You’ll also miss out on the Kraken 7.1’s titular surround-sound support, though that’s less an issue. The Kraken 7.1 V2 doesn’t quite match the Man O’ War’s soundstage, but it’s still pretty wide output đầu ra compared lớn most sub-$100 headsets—with the exception of the HyperX Cloud.

That said, 7.1 isn’t much of an upgrade. I’ll repeat my old fallback phrase: “It’s good, for a headset.” You can calibrate the Kraken’s 7.1 audio through Synapse, & yeah, it definitely does a decent emulation of surround sound—about as good as Logitech’s similarly priced G633. But it’s a far cry from real surround setups, và I prefer to lớn run in stereo mode most of the time.

Props khổng lồ Razer for making that fairly foolproof, though. Like the Man O’ War, the Kraken 7.1 V2 lets you phối preferred output through Synapse, meaning you can set Spotify khổng lồ always mặc định to stereo while games run in 7.1. It’s a small but convenient quality-of-life upgrade.

As for the microphone, the Kraken 7.1 V2 is the clear winner between it and the Pro V2. It’s got a better-quality mic than the Kraken Pro and a bunch of optional tweaks built into Synapse, including active noise cancellation & noise gating. I miss the Man O’ War’s dedicated microphone volume wheel, but the Kraken 7.1’s still got the same features in software và does a good job reproducing voices. The Kraken Pro’s a bit worse off, with a noisier microphone & more nasally sound, but it does get the job done.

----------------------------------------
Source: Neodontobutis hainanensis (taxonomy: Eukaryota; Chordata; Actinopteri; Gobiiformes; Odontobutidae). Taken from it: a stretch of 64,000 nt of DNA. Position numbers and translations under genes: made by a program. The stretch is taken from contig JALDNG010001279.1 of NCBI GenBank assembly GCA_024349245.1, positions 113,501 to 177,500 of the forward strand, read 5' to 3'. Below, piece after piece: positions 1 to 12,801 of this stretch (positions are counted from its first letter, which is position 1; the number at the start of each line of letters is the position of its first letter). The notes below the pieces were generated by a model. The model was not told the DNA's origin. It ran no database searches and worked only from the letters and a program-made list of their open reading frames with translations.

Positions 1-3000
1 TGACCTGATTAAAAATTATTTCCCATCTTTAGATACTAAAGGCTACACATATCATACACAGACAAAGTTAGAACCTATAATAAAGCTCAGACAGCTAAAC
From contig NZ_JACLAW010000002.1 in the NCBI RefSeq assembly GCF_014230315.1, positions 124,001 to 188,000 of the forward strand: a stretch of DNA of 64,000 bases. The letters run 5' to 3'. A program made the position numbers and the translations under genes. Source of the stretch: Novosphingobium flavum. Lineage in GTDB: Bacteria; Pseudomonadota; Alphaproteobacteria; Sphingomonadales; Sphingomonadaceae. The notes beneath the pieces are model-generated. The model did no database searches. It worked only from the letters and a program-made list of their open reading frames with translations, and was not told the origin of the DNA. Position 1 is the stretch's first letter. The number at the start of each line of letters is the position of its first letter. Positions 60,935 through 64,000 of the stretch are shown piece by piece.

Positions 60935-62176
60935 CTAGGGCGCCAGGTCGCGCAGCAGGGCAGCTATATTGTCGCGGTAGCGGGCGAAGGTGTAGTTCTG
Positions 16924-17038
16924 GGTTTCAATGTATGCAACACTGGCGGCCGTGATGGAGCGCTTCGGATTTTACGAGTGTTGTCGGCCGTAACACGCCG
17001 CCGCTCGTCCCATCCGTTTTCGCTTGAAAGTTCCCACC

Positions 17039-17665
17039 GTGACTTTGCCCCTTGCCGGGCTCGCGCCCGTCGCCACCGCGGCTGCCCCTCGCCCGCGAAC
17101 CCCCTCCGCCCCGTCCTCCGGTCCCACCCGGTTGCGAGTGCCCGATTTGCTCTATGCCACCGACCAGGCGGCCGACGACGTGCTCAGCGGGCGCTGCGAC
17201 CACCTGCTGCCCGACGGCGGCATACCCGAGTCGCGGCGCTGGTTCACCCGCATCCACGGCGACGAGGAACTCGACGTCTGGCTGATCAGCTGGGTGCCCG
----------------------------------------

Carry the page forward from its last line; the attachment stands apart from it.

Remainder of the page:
Bottom line

It’s a big year for Razer. Less than six months ago, I was ragging on the outclassed Kraken in my Man O’ War review. Now the Kraken’s folded in many of the Man O’ War’s improvements, but with a durable aluminum design and much more affordable $100 price tag. Not bad.

I’d love lớn see Razer slim the Kraken down a bit, and địa chỉ some sort of volume control (even in-line). But for the first time in a long time, the Kraken feels lượt thích a viable midrange headset choice. That’s good news for all the Cult of Razer folks.

Bắn cá |789club - Đánh bài online uy tín tại VN